Empiricism or realism – meaning thereby the so-called sciences of the real, but in particular the natural science – negates theology, albeit not theoretically but only practically, namely, through the actual deed in so far as the realist makes the negation of God, or at least that which is not God, into the essential business of his life and the essential object of his activity. However, he who devotes his mind and heart exclusively to that which is material and sensuous actually denies the trans-sensuous its reality; for only that which constitutes an object of the real and concrete activity is real, at least for man. “What I don't know doesn't affect me.” To say that it is not possible to know anything of the supersensuous is only an excuse. One ceases to know anything about God and divine things only when one does not want to know anything about them. How much did one know about God, about the devils or angels as long as these supersensuous beings were still objects of a real faith? To be interested in something is to have the talent for it. The medieval mystics and scholastics had no talent and aptitude for natural science only because they had no interest in nature. Where the sense for something is not lacking, there also the senses and organs do not lack. If the heart is open to something, the mind will not be closed to it. Thus, the reason why mankind in the modern era lost the organs for the supersensuous world and its secrets is because it also lost the sense for them together with the belief in them; because its essential tendency was anti-Christian and anti-theological; that is, anthropological, cosmic, realistic, and materialistic. [In the context of the present work, the differences between materialism, empiricism, realism, and humanism are, of course, irrelevant.] Spinoza hit the nail on the head with his paradoxical proposition: God is an extended, that is, material being. He found, at least for his time, the true philosophical expression for the materialistic tendency of the modern era; he legitimated and sanctioned it: God himself is a materialist. Spinoza's philosophy was religion; he himself was an amazing man. Unlike so many others, Spinoza's materialism did not stand in contradiction to the notion of a non-material and anti-materialistic God who also quite consistently imposes on man the duty to give himself up only to anti-materialistic, heavenly tendencies and concerns, for God is nothing other than the archetypal and ideal image of man; what God is and how he is, is what man ought to be or wants to be, or at least hopes to be in the future. But only where theory does not belie practice, and practice theory, is there character, truth, and religion. Spinoza is the Moses of modern free-thinkers and materialists.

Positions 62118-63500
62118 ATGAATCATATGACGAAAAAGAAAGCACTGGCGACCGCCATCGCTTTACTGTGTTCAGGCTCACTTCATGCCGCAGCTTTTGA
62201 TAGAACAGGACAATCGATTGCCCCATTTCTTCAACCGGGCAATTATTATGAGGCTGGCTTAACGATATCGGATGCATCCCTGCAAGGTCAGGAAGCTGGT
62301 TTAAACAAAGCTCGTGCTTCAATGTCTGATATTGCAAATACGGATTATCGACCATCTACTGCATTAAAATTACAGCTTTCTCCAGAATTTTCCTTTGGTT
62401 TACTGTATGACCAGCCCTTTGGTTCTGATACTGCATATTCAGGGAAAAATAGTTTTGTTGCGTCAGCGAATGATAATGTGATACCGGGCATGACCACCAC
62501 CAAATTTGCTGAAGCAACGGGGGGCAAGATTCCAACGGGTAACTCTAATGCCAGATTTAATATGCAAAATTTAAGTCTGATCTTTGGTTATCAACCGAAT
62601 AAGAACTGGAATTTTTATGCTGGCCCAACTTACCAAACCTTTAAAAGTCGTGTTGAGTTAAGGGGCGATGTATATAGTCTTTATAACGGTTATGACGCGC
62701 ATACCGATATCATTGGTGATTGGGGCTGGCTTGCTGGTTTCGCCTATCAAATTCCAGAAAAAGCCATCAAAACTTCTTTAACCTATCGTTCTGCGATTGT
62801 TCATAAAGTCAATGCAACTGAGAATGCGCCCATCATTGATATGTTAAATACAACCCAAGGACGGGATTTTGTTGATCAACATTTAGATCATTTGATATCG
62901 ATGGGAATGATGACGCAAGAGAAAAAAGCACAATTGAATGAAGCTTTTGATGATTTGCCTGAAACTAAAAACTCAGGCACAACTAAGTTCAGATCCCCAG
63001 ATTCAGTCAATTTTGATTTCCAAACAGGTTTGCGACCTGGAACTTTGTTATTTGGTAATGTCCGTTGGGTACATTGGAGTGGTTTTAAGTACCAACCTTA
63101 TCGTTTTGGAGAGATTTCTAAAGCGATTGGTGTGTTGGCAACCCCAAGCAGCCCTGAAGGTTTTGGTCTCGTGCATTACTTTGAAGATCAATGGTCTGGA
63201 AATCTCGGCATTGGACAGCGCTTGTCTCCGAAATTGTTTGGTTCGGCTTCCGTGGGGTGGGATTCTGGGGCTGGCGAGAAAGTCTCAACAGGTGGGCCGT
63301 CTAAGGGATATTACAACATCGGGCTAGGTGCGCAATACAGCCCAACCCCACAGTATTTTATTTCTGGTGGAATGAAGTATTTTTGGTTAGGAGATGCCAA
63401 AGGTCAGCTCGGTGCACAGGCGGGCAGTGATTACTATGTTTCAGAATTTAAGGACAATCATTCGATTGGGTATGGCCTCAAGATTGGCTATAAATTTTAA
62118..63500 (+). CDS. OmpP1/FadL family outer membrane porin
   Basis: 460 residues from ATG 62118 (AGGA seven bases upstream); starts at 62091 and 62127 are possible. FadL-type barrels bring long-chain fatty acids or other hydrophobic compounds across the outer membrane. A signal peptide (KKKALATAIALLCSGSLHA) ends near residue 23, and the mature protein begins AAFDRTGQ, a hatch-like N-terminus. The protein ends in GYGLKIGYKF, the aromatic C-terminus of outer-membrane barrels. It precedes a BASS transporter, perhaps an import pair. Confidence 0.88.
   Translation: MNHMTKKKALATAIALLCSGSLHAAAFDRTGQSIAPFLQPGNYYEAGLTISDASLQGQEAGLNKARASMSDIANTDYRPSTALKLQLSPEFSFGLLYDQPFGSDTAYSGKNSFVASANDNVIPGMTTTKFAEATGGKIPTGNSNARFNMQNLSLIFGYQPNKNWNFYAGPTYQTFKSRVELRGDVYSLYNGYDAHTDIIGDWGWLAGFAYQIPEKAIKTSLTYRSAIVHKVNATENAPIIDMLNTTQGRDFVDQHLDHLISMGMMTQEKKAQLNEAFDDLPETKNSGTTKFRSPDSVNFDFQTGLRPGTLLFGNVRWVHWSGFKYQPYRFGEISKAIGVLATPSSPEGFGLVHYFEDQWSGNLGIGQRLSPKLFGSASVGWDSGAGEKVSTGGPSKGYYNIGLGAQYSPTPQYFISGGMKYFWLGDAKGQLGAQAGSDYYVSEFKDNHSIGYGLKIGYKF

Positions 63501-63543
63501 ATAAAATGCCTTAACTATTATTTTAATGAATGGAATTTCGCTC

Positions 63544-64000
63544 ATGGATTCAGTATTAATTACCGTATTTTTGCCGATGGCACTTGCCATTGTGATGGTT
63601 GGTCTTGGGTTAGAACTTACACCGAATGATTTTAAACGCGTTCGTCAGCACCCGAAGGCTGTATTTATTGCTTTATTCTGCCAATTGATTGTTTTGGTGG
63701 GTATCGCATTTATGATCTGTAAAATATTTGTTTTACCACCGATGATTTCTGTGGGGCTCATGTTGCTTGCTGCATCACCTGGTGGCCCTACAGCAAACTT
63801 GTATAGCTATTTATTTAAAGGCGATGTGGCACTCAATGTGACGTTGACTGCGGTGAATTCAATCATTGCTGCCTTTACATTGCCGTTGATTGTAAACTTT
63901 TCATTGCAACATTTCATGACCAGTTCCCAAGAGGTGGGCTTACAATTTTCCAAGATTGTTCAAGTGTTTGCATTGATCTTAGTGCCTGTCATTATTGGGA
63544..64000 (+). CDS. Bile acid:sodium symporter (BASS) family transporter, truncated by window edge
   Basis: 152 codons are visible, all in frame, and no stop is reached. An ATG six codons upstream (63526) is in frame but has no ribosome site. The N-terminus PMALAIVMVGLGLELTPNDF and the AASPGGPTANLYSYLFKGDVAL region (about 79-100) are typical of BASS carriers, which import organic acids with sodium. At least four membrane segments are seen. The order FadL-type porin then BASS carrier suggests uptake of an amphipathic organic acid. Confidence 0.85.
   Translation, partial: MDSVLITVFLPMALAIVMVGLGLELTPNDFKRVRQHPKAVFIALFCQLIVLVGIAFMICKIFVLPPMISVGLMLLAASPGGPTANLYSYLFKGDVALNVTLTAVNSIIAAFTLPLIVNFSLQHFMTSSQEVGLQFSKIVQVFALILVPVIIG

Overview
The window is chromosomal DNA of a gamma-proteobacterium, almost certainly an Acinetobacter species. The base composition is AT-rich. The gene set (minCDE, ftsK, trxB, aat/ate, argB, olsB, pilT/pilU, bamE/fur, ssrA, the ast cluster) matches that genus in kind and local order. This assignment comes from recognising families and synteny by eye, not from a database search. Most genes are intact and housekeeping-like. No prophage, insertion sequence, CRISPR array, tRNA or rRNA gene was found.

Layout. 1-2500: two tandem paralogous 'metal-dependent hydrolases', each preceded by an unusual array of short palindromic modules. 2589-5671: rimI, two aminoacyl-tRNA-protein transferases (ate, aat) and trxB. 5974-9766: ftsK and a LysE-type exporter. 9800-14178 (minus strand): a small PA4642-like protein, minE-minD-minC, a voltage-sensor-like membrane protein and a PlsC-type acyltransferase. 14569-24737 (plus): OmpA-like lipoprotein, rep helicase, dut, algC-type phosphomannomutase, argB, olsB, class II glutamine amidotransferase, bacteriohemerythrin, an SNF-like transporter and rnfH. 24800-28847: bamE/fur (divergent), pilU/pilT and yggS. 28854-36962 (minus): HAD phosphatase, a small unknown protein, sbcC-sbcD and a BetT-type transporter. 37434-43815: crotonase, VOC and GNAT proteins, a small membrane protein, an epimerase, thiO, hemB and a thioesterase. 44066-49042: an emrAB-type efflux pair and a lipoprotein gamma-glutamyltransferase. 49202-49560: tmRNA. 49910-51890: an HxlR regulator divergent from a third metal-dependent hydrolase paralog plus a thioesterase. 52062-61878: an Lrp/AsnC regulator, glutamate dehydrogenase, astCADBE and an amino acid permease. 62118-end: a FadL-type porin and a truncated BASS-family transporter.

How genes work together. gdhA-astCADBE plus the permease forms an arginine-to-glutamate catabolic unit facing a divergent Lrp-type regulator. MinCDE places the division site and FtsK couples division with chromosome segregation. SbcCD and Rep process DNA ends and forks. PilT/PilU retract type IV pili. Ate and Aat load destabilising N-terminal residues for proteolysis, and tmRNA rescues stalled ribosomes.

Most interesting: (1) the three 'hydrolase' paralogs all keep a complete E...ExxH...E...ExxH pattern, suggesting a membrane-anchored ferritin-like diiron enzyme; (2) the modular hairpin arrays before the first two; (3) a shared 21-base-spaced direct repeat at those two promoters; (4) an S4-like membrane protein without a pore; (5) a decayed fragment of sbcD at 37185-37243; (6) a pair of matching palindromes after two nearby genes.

4. The anti-metaphysical fury of Marx, the blind submission to Renouvier, limits him in developing an interpretation of the Ethics more nuanced and sensitive to the historical contradictions. This situation is even more strange because it is in The Holy Family that Marx interprets materialist philosophers such that they are a Feuerbachian Spinoza. On can find then three theses that Marx distributes to different representatives of materialism and that can also be imputed to Spinoza. 

--Thesis 1. Nature is a primary reality, it can be explained by itself without recourse to the principle of a creator. Nothing comes from nothing. One can then have recourse to Bacon for who “the primitive forms of matter are essentially living forms, individuals, and it is they that produce specific differences.” He follows, as does Hobbes, in adding that “one cannot separate thought from the matter which thinks.” Thought cannot be separated from matter capable of thought. 

 --Thesis 2. The human order is inscribed in a specific manner in nature. This specificity does not specify anything extra-worldly of human activity. Hobbes has demonstrated the sensible nature of activity. “Man is subordinate to the same laws that nature. Power and liberty are identical.” The Holy Family) This order is known to promote the art of forming ideas, the human species is fundamentally educatable.